There is an old saying: “If at first you don’t succeed, try, try again.” Then quit. No sense making a fool of yourself.
This maxim should govern our dealings with Iran (and even more so North Korea, although Pyongyang deserves only one “try”). We tend to invest new dictators with the best of intentions for the flimsiest of reasons.
Early portrayals of Kim Jong Un, North Korea’s leader since December 2011, suggested he might be more amenable to U.S. diplomacy because he was an intense basketball fan. Instead, he has turned out to be every bit as nasty a piece of work as his father and grandfather.
Reaching further back, Yuri Andropov’s 1982 ascension to the Soviet leadership was hailed as a positive development for the West because of his supposed fondness for scotch and mysteries. His role in the bloody suppressions of the 1956 Hungarian revolt and 1968 Prague Spring turned out to be more accurate indications of his character.
With the June election of Hassan Rouhani as president of Iran, the scrutiny is underway again for evidence of his good character and desire for better relations with the West and the United States in particular. President Barack Obama welcomed the Iranian to office by offering to engage in direct talks over that nation’s nuclear program.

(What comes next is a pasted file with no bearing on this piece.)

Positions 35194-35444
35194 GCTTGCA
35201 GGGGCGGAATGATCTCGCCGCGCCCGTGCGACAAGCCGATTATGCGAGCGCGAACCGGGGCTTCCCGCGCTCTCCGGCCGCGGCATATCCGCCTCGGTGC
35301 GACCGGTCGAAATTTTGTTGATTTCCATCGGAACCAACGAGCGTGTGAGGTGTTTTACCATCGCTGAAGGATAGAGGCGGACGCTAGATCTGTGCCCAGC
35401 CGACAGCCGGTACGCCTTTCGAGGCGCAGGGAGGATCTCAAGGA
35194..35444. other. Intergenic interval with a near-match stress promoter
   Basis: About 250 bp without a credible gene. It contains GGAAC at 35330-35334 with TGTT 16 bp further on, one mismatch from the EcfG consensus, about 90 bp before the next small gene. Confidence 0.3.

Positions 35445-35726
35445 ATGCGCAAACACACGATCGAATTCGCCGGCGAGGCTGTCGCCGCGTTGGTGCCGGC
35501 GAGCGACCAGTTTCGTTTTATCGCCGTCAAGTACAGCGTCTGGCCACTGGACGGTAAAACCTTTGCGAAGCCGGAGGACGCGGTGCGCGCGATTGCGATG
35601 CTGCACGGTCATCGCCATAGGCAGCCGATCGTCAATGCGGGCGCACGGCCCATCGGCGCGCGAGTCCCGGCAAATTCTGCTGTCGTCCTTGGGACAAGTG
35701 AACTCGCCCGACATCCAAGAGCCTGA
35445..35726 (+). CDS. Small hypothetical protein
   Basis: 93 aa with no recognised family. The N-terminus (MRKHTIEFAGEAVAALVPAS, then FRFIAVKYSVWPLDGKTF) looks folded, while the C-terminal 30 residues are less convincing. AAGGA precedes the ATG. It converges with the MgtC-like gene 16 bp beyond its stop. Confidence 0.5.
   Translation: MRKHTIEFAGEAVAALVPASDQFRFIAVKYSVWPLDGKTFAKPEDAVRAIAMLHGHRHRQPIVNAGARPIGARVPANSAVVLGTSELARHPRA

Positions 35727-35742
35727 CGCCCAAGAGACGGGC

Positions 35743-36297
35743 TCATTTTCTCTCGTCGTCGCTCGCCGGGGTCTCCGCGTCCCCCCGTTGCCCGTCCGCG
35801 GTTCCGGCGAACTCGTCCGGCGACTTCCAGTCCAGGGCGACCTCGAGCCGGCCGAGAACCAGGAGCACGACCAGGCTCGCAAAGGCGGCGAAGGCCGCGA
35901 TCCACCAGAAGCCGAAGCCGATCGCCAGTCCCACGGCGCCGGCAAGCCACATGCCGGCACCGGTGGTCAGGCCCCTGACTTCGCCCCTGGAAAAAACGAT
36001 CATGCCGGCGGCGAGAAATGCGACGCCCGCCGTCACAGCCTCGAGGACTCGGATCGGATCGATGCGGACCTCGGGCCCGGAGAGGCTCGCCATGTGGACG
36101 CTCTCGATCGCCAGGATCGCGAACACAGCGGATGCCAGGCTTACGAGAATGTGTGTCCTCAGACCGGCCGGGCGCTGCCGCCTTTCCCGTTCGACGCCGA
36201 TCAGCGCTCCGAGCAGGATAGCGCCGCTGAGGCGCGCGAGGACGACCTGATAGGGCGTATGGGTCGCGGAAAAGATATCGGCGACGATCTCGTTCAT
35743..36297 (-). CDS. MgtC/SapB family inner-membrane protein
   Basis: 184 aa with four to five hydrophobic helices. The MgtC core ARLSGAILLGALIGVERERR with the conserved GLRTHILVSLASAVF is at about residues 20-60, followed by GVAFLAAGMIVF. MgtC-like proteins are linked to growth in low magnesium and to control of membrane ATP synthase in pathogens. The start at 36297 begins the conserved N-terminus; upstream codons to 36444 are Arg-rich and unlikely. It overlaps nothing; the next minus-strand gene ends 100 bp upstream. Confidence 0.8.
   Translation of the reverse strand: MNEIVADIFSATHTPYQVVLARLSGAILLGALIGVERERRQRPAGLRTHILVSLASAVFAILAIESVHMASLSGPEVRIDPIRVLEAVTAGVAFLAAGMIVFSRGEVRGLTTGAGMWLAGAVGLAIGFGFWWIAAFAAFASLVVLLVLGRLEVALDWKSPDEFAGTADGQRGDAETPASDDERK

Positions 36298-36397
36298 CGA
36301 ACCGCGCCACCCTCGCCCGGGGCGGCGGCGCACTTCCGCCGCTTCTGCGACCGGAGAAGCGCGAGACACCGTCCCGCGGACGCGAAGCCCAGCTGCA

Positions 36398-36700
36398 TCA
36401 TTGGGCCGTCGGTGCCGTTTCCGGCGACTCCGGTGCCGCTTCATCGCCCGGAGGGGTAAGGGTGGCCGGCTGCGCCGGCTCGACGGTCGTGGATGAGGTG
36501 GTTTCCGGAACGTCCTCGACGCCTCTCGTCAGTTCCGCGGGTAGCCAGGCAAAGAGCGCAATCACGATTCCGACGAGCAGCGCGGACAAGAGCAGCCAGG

But every Iranian politician has in the back of his mind the fate of Sadegh Ghotbzadeh, a former foreign minister and top aide to Ayatollah Khomeini. He favored better relations with the West and a more secular government, reducing the role of the clerics – and was executed for such heretical beliefs in 1982.
The Western press has described Rouhani as a “moderate cleric,” meaning he is not as crazy as his predecessor or particularly homicidal. However, Rouhani dodged an easy chance at an informal face-to-face meeting with Obama when both were in New York for a United Nations. meeting, suggesting that strings are being pulled back in Tehran.
The Associated Press wrote, “Since taking office, Rouhani has launched a charm offensive with the West, calling for a new start in relations with the U.S. and declaring that Iran is not seeking a nuclear weapon.”
To quote another old saying, “We’ll believe it when we see it.”